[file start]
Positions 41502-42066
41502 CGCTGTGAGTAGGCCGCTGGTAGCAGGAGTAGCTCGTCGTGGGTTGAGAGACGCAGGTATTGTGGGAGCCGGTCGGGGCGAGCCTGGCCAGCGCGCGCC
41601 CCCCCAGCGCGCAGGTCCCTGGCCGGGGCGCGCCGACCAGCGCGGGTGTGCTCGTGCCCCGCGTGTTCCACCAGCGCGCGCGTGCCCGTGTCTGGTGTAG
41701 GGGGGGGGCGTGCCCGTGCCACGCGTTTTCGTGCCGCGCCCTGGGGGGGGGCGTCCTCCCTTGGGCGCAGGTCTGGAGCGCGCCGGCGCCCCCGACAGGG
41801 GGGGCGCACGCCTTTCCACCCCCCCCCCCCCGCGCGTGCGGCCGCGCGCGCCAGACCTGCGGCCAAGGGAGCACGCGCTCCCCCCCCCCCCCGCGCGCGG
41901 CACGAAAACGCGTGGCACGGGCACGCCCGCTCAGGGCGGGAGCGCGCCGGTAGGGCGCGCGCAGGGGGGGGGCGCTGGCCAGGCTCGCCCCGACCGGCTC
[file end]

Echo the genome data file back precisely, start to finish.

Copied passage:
Positions 41502-42066
41502 CGCTGTGAGTAGGCCGCTGGTAGCAGGAGTAGCTCGTCGTGGGTTGAGAGACGCAGGTATTGTGGGAGCCGGTCGGGGCGAGCCTGGCCAGCGCGCGCC
41601 CCCCCAGCGCGCAGGTCCCTGGCCGGGGCGCGCCGACCAGCGCGGGTGTGCTCGTGCCCCGCGTGTTCCACCAGCGCGCGCGTGCCCGTGTCTGGTGTAG
41701 GGGGGGGGCGTGCCCGTGCCACGCGTTTTCGTGCCGCGCCCTGGGGGGGGGCGTCCTCCCTTGGGCGCAGGTCTGGAGCGCGCCGGCGCCCCCGACAGGG
41801 GGGGCGCACGCCTTTCCACCCCCCCCCCCCCGCGCGTGCGGCCGCGCGCGCCAGACCTGCGGCCAAGGGAGCACGCGCTCCCCCCCCCCCCCGCGCGCGG
41901 CACGAAAACGCGTGGCACGGGCACGCCCGCTCAGGGCGGGAGCGCGCCGGTAGGGCGCGCGCAGGGGGGGGGCGCTGGCCAGGCTCGCCCCGACCGGCTC